Johnson & Johnson, Ethicon, Inc., and Ethicon US, LLC (collectively, Ethicon) appealed after a trial court levied nearly $344 million in civil penalties against Ethicon for willfully circulating misleading medical device instructions and marketing communications that misstated, minimized, and/or omitted the health risks of Ethicon’s surgically-implantable transvaginal pelvic mesh products. The court found Ethicon committed 153,351 violations of the Unfair Competition Law (UCL), and 121,844 violations of the False Advertising Law (FAL). The court imposed a $1,250 civil penalty for each violation. The Court of Appeal concluded the trial court erred in just one respect: in addition to penalizing Ethicon for its medical device instructions and printed marketing communications, the court penalized Ethicon for its oral marketing communications, specifically, for deceptive statements Ethicon purportedly made during one-on-one conversations with doctors, at Ethicon-sponsored lunch events, and at health fair events. However, there was no evidence of what Ethicon’s employees and agents actually said in any of these oral marketing communications. Therefore, the Court of Appeal concluded substantial evidence did not support the trial court’s factual finding that Ethicon’s oral marketing communications were likely to deceive doctors. Judgment was amended to strike the nearly $42 million in civil penalties that were imposed for these communications. View "California v. Johnson & Johnson" on Justia Law
Niazi Licensing Corp. v. St. Jude Medical S.C., Inc.
Congestive heart failure can be treated by resynchronization therapy, using electrical pacing leads to help keep the two sides of the heart contracting with regularity and in sync. According to Niazi's 268 patent, physicians previously accomplished resynchronization by inserting a catheter into the coronary sinus and its branch veins to place pacing leads on the hearts of patients; it can be “difficult to pass a lead” into the coronary sinus and its branch veins using a catheter. The 268 patent describes a double catheter, comprising an outer and inner catheter, for cannulating the coronary sinus “without significant manipulation.” Niazi sued for patent infringement, accusing combinations of St. Jude’s products of directly infringing the 268 patent and accusing St. Jude of inducing infringement.The Federal Circuit reversed the district court’s determination that all but one of the asserted patent claims are invalid as indefinite; when read in light of the intrinsic evidence, a person of ordinary skill in the art would understand the scope of the claims with reasonable certainty. Niazi failed to prove direct infringement—a necessary element of Niazi’s inducement claim. The court affirmed the entry of monetary sanctions and the exclusion of portions of Niazi’s technical expert and damages expert reports because Niazi failed to disclose predicate facts during discovery. The court upheld the exclusion of portions of Niazi’s damages expert report as unreliable. View "Niazi Licensing Corp. v. St. Jude Medical S.C., Inc." on Justia Law
In re: Rotavirus Vaccines Antitrust Litigation v.
Under "loyalty contracts," Physician Buying Groups (PBGs) members are entitled to discounts if they buy a large enough percentage of their vaccines from Merck. The loyalty contracts include an arbitration provision. Membership contracts between PBGs and medical practices give medical practices discounts on Merck vaccines for enrolling in PBGs. PBGs contract with both Merck and medical practices and are middlemen but PBGs never possess the vaccines. Medical practices buy their vaccines directly from Merck, receiving discounts for belonging to a PBG. The Pediatricians, members of PBGs that contracted with Merck, never signed contracts containing an arbitration clause.The Pediatricians filed federal suits alleging Merck’s vaccine bundling program was anticompetitive. Merck moved to compel arbitration. On remand, following discovery, the district court again denied Merck’s motion and granted the Pediatricians summary judgment, reasoning that the Pediatricians were not bound under an agency theory. The Third Circuit reversed. The PBG membership contract made the PBG a “non-exclusive agent to arrange for the purchase of goods and services,” and the PBG acted on this authority by executing the loyalty contract with Merck that included the arbitration clause. The Pediatricians simultaneously demonstrated intent to create an agency relationship and exercised control over the scope of the PBG’s agency by contract. View "In re: Rotavirus Vaccines Antitrust Litigation v." on Justia Law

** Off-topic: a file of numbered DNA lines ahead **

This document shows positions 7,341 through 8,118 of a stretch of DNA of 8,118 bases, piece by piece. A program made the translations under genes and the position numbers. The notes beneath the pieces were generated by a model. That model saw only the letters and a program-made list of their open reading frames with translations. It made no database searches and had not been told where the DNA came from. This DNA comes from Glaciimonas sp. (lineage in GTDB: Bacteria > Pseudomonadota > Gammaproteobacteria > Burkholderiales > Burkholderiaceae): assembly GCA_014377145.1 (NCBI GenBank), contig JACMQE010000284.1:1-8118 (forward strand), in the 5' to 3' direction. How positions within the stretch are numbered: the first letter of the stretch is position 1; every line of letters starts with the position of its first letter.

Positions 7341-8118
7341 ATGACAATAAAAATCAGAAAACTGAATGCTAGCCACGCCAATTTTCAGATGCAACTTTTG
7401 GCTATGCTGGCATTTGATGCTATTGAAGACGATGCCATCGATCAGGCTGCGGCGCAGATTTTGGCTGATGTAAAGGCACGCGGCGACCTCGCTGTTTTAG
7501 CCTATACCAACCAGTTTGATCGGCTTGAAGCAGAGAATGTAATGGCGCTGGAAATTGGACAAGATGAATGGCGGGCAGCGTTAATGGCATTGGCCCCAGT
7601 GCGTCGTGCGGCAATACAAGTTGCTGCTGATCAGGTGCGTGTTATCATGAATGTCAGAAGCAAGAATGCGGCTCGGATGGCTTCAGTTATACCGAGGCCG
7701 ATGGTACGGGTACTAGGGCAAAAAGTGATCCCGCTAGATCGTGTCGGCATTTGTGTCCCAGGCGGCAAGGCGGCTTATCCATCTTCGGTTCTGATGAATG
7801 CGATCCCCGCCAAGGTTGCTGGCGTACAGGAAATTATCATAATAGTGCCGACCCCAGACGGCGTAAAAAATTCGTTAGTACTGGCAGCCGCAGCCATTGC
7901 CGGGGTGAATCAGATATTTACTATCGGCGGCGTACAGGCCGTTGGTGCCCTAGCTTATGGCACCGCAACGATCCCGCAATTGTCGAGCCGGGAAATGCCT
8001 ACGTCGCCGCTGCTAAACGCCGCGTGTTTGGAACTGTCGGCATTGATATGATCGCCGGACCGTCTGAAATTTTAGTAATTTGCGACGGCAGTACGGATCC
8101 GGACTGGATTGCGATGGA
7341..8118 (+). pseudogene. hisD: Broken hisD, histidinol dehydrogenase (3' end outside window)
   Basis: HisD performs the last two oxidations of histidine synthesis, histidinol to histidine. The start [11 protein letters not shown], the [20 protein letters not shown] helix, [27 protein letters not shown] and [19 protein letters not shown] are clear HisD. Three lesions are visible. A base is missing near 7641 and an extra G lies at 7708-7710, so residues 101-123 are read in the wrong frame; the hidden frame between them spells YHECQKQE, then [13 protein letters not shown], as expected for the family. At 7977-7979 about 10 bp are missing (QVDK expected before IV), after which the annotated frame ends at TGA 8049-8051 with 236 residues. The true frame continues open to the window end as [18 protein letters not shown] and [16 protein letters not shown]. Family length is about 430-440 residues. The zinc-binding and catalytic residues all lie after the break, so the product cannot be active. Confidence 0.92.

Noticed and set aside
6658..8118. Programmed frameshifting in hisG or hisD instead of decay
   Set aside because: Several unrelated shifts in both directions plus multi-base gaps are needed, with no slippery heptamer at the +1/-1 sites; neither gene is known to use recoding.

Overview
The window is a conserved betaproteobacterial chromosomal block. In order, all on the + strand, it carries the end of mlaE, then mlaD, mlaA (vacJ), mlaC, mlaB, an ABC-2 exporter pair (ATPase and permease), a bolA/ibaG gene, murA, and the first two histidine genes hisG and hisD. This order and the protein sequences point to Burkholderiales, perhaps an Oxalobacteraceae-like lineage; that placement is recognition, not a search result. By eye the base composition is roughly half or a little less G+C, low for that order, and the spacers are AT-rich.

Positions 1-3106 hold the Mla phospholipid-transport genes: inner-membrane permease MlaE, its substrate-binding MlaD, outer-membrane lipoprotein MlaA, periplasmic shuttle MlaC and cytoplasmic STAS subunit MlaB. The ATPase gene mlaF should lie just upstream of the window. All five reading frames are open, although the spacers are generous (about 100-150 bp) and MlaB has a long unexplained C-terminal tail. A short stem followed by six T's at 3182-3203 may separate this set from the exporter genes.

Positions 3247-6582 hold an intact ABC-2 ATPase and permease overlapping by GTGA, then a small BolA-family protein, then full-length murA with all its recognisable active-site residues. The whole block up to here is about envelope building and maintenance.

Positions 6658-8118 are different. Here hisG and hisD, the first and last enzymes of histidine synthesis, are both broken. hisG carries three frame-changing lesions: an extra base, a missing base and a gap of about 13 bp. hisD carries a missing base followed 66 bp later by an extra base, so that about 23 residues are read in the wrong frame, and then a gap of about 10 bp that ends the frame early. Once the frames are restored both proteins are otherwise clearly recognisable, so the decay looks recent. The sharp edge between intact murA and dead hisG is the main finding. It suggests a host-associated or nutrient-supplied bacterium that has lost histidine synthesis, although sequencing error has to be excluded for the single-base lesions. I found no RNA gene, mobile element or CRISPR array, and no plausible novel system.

Nevada Independent v. Whitley
The Supreme Court held that the federal Defend Trade Secrets Act (DTSA) prohibits disclosure, under the Nevada Public Records Act (NPRA), of documents from pharmaceutical companies and pharmacy benefit managers collected under S.B. 539.The Nevada Independent (TNI) filed a petition with the district court seeking an order directing the Department of Health and Human Services (DHHS) to release the documents at issue. The district court concluded that the documents were not subject to disclosure under the NPRA because the information contained in them comprised trade secrets protected under the DTSA. The Supreme Court affirmed, holding (1) because the DTSA classifies the requested documents, obtained pursuant to S.B. 539, as confidential trade secrets, the documents were exempt from disclosure under the NPRA; and (2) TNI's remaining allegations of error were without merit. View "Nevada Independent v. Whitley" on Justia Law